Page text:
• Amazon Best Sellers Rank: #1,224,702 in Books (See Top 100 in Books)

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Customer Reviews

Top Customer Reviews

Format: Hardcover
I'm fascinated by old buildings, especially factories. When looking at or inside them, I can't help imaging earlier days when our nation and workers were the kings of the world. Author Paul Clemens is a kindred spirit - his "Punching Out" reports on the sad closing of the Budd Company stamping plant, built in 1919 and one of the oldest active factories in Detroit. Somehow it made sense to end operations there supporting Ford (at one time it had 10,000 employees, 350 at the end), disassemble its massive stamping mills (up to four-stories high), ship them to Mexico, and there resume production for two Chrysler plants that it was situated between. The new reality - there's more money to be made tearing Detroit down than restoring its former glory; it's now become the world capital of closed and torn down auto plants.

Unfortunately, neither Detroit nor the Budd Stamping plant are unique - the twice-monthly "Plant Closing News" has reported on more than 5,000 industrial closures and re-locations since February, 2003. In its first year of publication, 983 plant closings were reported, and the number has risen every year since.

Why these closings and job losses haven't upended American politics is beyond me. Regardless, Clemens' book provides excellent reading and perspectives - even if the title is misleading. The book is actually about the year after the closing, not its last year of production. In any case, readers will be haunted by its unanswered question, "Why are we allowing this to happen?"
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Format: Hardcover
Having read Paul's previous tome, Made in Detroit, and enjoying it, I felt compelled to at least take a quick look at Mr. Clemens' most recent work, and I am awfully glad I did. Paul has matured as a writer. This book would probably be most interesting to a reader interested in American industrial history, probably centering on the US auto industry. Those, like me, who also have an abiding interest in Michigan history in the 20th century, would also find it very much worth the while. Those lamenting the fates of Rust Belt cities, like Detroit, Cleveland or Gary would also find it to be illuminating. A reader trying to ascertain just what did go wrong w "The Arsenal of Democracy" might read Paul's book hoping to find some rationale for our nation's manufacturing malaise and fall from grace.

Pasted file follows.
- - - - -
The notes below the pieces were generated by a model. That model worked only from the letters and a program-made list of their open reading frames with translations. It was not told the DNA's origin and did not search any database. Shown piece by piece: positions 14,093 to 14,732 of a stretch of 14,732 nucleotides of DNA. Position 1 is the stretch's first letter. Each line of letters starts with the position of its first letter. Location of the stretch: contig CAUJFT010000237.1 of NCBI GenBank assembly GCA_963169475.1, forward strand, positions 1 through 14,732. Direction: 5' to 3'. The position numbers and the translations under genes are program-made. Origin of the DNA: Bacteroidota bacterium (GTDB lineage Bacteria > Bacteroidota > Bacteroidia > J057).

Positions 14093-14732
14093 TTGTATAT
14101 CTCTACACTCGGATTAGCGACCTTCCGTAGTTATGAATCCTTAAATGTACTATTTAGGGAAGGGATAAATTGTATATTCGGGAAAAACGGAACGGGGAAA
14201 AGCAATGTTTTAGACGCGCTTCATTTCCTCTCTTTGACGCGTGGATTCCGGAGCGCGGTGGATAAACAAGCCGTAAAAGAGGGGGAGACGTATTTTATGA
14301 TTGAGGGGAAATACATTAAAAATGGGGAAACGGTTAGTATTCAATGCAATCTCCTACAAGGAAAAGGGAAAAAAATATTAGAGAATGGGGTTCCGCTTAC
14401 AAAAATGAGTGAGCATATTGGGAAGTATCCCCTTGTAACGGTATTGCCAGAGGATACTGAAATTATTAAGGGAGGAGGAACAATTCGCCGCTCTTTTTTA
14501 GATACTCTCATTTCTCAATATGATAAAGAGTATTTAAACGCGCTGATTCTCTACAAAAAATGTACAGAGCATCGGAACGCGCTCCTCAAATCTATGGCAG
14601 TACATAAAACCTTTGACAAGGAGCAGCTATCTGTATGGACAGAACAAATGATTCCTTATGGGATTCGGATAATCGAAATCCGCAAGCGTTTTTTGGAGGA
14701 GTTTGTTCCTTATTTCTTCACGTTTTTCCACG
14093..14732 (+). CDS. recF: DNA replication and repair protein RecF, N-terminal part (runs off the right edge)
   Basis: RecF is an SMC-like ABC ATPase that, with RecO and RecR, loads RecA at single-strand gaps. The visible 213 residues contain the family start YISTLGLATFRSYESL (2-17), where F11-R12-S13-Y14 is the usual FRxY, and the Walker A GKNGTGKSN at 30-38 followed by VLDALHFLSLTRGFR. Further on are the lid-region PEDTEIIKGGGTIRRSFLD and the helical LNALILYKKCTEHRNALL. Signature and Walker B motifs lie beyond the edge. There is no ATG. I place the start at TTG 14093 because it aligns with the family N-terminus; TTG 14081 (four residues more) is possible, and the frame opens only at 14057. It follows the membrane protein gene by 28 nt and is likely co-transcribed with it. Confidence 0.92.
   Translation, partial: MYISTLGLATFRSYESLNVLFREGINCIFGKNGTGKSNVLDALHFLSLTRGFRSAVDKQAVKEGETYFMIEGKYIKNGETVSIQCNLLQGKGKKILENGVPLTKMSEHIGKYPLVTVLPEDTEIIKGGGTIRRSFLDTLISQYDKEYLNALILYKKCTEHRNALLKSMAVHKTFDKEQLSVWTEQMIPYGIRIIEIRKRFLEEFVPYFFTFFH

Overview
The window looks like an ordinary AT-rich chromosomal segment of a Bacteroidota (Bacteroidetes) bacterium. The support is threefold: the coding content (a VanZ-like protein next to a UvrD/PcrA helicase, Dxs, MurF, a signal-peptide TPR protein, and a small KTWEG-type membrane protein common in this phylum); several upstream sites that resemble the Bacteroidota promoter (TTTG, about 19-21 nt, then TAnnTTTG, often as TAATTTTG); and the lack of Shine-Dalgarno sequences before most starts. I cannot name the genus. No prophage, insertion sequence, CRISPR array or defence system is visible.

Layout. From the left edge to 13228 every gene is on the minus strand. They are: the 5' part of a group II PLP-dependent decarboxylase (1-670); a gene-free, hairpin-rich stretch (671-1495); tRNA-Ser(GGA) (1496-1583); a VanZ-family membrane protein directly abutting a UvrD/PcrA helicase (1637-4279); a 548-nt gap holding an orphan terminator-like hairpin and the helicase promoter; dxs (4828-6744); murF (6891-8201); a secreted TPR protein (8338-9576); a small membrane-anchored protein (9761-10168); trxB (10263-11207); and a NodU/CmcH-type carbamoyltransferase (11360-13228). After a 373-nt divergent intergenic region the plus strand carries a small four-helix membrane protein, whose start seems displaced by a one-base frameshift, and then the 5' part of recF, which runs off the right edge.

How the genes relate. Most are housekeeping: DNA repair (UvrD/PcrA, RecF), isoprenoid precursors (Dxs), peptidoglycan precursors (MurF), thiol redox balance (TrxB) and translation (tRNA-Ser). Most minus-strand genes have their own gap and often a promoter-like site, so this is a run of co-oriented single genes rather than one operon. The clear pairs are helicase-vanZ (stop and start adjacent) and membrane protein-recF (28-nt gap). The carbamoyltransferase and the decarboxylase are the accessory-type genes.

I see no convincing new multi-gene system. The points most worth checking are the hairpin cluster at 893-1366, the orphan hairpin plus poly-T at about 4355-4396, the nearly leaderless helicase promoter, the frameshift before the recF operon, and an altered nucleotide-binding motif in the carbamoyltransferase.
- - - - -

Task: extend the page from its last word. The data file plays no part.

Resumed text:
Reading Paul's bio puts me at about 15 years his senior, although our professional, and life, trajectories are somewhat similar. I grew up near Gary, IN, another former boomtown that has fallen on hard times. Some of my neighbors worked at the Gary Budd plant. I worked two summers @ US Steel. Some of the characters in charge of the tear down of the Budd plant in Detroit sound a lot like some of the men I rubbed shoulders with in the masonry department @ US Steel. I was a green horn college kid who took the brunt of quite a few practical jokes. It was one of my first encounters with crude blue collar humor. I have to admit to this day, even as a US History and Civics teacher, I still like to mix it up with people like those Paul associated with, and find my vocabulary can be a bit "too spicy" for my West Michigan born & bred wife.